• John Barton August 29, 2014 at 9:34 am #

        I sense that Bill uses the one finger solution at will quite often and when it’s not waving at motorists he’s pointing it at everyone else citing codes verbatum. BTW, it is likewise rude for cyclists to not make an effort to go single file temporarily to make for safer motorist passing conditions. Pedestrians also walk on roadways. Do you slow down to 8mph to provide for their safety, afterall, since they may legally walk in the bike lane?

        • sugar magnolia August 29, 2014 at 11:17 am #

          I think you are confusing bike lanes and shoulders. Shoulders are multi-purpose areas of a road (not a traveled lane though). On shoulders, pedestrians are suppose to walk opposite of traffic…..and they typically stay to the left (right of the travelling public). A cyclist should have room to pass the pedestrian without any risk to the other and it really helps that the pedestrian can see the cyclist coming so they don’t unwittingly step into the cyclists path. When a bike lane is on a street, pedestrians are not legally able to walk in the bike lane if there are alternative pedestrian areas.

          On multi-purpose bike/pedestrian paths, many are set up to have pedestrians walk opposite of bikes. Unfortunately, many do not, such as the new path in Mammoth. The new bike/walking path in Mammoth is not safe to ride a bike on.

          Many pedestrians take up the entire path with dogs, leashes, strollers or with just multiple people. The cyclist is suppose to slow, announce their presence, and pass slowly. Sounds great in theory, but it doesn’t work. What happens is instead of staying where they are, or taking a step to the right, they typically step to the left, into the only clear path the cyclist had, so they can turn and look at the cyclist. Most often, the pedestrians are actually on BOTH sides of the path, so you can’t say ‘on your right or left’.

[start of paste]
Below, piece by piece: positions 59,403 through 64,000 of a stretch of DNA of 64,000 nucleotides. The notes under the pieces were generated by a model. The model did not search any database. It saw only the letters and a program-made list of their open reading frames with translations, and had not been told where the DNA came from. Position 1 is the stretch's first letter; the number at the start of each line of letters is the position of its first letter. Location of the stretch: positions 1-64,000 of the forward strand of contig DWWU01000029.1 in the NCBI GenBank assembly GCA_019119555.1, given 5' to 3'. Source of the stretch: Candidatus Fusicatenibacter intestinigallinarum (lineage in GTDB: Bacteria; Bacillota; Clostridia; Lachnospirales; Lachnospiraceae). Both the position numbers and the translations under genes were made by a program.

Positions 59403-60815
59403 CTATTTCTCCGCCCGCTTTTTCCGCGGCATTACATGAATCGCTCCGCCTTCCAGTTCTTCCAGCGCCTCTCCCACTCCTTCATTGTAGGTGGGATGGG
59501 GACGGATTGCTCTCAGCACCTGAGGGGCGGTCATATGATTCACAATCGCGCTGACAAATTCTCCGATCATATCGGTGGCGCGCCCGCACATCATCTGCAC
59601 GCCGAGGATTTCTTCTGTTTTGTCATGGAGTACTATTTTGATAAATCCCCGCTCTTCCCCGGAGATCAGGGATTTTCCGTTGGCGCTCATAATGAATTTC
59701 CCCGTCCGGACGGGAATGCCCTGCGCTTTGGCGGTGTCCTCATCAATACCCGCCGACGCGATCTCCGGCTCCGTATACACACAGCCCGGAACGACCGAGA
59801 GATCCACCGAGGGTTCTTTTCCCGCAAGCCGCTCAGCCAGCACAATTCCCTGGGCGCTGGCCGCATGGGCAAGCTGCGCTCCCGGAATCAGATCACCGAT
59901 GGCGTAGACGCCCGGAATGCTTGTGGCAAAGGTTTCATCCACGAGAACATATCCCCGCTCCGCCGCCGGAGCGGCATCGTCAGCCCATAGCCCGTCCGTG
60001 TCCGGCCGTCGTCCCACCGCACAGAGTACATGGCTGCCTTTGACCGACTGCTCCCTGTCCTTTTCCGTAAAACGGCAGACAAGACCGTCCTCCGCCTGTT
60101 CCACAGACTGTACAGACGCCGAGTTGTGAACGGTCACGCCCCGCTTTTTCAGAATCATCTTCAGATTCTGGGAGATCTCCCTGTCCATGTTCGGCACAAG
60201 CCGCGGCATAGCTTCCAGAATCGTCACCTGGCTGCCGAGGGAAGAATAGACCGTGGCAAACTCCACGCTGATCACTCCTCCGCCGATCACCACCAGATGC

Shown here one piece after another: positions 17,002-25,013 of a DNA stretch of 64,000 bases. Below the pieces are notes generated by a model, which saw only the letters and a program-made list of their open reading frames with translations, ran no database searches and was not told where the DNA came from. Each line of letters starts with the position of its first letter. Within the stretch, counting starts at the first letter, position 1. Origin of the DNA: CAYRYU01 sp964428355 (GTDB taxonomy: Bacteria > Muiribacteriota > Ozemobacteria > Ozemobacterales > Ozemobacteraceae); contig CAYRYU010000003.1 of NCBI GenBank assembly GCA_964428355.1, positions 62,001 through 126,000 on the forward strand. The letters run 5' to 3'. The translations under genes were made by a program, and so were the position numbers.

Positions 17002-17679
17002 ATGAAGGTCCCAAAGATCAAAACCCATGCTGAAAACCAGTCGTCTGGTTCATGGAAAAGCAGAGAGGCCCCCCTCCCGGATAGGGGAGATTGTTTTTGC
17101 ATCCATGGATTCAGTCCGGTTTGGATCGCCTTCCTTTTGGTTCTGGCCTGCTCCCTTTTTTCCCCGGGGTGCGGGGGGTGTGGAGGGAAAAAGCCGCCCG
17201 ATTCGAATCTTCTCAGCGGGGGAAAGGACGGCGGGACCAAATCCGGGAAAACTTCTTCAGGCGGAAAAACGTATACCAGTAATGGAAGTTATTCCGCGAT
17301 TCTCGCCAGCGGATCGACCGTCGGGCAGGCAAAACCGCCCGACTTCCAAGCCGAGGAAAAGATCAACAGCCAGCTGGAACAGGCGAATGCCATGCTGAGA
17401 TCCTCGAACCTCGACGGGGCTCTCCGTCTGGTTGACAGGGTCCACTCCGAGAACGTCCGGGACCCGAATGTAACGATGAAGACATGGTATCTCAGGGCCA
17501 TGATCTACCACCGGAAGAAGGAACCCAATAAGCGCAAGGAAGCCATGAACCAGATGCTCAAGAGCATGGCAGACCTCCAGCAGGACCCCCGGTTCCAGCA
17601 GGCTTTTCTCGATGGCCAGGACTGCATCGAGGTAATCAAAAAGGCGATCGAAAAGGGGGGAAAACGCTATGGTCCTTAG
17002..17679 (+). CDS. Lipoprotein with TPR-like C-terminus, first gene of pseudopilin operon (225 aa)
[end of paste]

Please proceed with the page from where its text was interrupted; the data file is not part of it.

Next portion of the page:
Unless the path is unusually quiet, I ride on the street. Such a shame as it’s a wonderful path….it just needed to have cyclists and pedestrians move in different directions. Big fail on whoever designed it.

          • billdsd August 29, 2014 at 1:01 pm #

            I avoid shared paths for the same reason.

            It should be noted that CVC 530 excludes the shoulder from being part of the roadway (though it is part of the highway, as are adjacent sidewalks).

            CVC 21650 exempts bicyclists from it’s prohibition from traveling on shoulders. Bicyclists have the option of riding on shoulders but they are not required to do so. They have a right to travel on the roadway due to CVC 21200(a).

            CVC 21650.1 requires bicyclists who are riding on shoulders to ride in the same direction as traffic in the adjacent travel lane.

        • billdsd August 29, 2014 at 12:56 pm #